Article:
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The Youth Of Nature
by [?]

Raised are the dripping oars,
Silent the boat! the lake,
Lovely and soft as a dream,
Swims in the sheen of the moon.
The mountains stand at its head
Clear in the pure June-night,
But the valleys are flooded with haze.
Rydal and Fairfield are there;
In the shadow Wordsworth lies dead.
So it is, so it will be for aye.
Nature is fresh as of old,
Is lovely; a mortal is dead.

The spots which recall him survive,
For he lent a new life to these hills.
The Pillar still broods o’er the fields
Which border Ennerdale Lake,
And Egremont sleeps by the sea.
The gleam of The Evening Star
Twinkles on Grasmere no more,
But ruin’d and solemn and grey
The sheepfold of Michael survives;
And, far to the south, the heath
Still blows in the Quantock coombs,
By the favourite waters of Ruth.
These survive!–yet not without pain,
Pain and dejection to-night,
Can I feel that their poet is gone.

He grew old in an age he condemn’d.
He look’d on the rushing decay
Of the times which had shelter’d his youth
Felt the dissolving throes
Of a social order he loved;
Outlived his brethren, his peers;
And, like the Theban seer,
Died in his enemies’ day.

Cold bubbled the spring of Tilphusa,
Copais lay bright in the moon,
Helicon glass’d in the lake
Its firs, and afar rose the peaks
Of Parnassus, snowily clear;
Thebes was behind him in flames,
And the clang of arms in his ear,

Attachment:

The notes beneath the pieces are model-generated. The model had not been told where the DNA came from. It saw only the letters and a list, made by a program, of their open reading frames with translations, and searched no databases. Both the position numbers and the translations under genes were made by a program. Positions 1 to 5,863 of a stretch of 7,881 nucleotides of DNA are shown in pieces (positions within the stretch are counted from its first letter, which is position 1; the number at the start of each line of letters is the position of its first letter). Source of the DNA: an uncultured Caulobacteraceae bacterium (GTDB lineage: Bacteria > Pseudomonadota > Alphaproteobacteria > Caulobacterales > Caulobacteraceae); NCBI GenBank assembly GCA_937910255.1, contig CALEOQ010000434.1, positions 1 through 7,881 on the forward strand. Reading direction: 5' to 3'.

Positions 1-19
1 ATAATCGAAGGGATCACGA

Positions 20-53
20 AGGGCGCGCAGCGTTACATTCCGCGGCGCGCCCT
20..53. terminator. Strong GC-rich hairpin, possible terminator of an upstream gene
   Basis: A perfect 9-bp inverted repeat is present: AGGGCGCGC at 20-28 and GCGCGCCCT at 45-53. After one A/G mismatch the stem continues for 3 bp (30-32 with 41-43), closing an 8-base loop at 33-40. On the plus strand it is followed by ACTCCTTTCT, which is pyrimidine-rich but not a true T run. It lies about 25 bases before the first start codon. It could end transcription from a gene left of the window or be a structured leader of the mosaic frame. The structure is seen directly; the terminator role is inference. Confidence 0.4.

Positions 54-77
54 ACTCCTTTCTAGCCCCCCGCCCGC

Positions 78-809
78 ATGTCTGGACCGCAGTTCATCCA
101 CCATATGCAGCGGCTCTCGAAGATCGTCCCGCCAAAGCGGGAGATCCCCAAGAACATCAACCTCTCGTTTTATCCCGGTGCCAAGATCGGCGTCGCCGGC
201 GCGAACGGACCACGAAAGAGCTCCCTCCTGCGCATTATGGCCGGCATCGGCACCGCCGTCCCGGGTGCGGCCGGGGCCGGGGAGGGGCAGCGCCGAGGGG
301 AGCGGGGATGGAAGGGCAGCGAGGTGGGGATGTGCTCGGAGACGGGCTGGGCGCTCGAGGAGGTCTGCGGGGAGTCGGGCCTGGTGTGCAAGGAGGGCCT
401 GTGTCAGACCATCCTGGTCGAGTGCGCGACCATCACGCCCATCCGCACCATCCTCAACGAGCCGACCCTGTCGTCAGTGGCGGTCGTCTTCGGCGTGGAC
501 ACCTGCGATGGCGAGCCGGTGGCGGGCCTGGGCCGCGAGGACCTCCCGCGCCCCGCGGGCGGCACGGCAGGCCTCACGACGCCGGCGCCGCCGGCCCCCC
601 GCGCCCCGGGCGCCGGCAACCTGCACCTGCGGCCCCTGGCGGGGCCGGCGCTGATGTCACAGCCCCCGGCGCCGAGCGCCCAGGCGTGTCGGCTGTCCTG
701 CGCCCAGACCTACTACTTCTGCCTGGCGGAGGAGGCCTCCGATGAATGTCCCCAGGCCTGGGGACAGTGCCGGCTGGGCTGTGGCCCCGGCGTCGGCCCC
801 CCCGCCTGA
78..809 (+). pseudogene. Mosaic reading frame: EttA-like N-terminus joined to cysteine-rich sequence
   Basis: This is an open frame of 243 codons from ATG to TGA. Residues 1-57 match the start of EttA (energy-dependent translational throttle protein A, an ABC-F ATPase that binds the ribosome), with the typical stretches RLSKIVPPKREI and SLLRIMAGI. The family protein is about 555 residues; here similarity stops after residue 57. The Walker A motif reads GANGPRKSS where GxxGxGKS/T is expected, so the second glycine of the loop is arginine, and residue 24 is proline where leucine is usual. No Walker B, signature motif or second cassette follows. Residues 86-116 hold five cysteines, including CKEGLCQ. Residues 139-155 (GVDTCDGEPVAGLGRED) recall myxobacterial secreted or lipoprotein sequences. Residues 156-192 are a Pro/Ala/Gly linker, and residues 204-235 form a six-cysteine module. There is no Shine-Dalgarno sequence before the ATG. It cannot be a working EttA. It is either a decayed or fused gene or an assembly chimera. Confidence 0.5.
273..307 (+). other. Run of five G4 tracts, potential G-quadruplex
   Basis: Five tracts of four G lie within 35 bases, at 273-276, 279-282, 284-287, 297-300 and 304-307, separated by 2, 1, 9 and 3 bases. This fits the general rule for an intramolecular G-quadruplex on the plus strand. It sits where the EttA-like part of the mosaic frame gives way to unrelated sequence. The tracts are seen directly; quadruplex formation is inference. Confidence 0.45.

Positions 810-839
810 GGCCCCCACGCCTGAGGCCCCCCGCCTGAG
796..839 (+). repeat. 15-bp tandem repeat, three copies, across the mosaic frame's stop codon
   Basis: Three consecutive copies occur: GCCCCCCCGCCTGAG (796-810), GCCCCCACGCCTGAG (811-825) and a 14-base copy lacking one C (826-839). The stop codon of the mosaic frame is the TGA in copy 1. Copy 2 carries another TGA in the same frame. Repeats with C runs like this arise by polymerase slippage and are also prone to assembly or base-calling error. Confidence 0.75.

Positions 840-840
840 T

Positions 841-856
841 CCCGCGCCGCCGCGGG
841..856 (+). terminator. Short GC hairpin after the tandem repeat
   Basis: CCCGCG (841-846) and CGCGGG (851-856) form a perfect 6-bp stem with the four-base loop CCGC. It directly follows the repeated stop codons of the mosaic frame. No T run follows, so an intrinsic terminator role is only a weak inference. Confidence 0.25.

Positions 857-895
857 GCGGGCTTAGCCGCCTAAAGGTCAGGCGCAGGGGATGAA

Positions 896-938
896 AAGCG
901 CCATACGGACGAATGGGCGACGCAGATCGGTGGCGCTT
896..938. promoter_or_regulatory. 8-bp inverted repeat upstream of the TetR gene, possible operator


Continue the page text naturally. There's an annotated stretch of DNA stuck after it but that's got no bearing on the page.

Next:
When his awe-struck captors led
The Theban seer to the spring.
Tiresias drank and died.
Nor did reviving Thebes
See such a prophet again.

Well may we mourn, when the head
Of a sacred poet lies low
In an age which can rear them no more!
The complaining millions of men
Darken in labour and pain;
But he was a priest to us all
Of the wonder and bloom of the world,
Which we saw with his eyes, and were glad.
He is dead, and the fruit-bearing day
Of his race is past on the earth;
And darkness returns to our eyes.

For, oh! is it you, is it you,
Moonlight, and shadow, and lake,
And mountains, that fill us with joy,
Or the poet who sings you so well?
Is it you, O beauty, O grace,
O charm, O romance, that we feel,
Or the voice which reveals what you are?
Are ye, like daylight and sun,
Shared and rejoiced in by all?
Or are ye immersed in the mass
Of matter, and hard to extract,
Or sunk at the core of the world
Too deep for the most to discern?
Like stars in the deep of the sky,
Which arise on the glass of the sage,
But are lost when their watcher is gone.

“They are here”–I heard, as men heard
In Mysian Ida the voice
Of the Mighty Mother, or Crete,
The murmur of Nature reply–
“Loveliness, magic, and grace,
They are here! they are set in the world,
They abide; and the finest of souls
Hath not been thrill’d by them all,
Nor the dullest been dead to them quite.
The poet who sings them may die,
But they are immortal and live,
For they are the life of the world.
Will ye not learn it, and know,
When ye mourn that a poet is dead,
That the singer was less than his themes,
Life, and emotion, and I?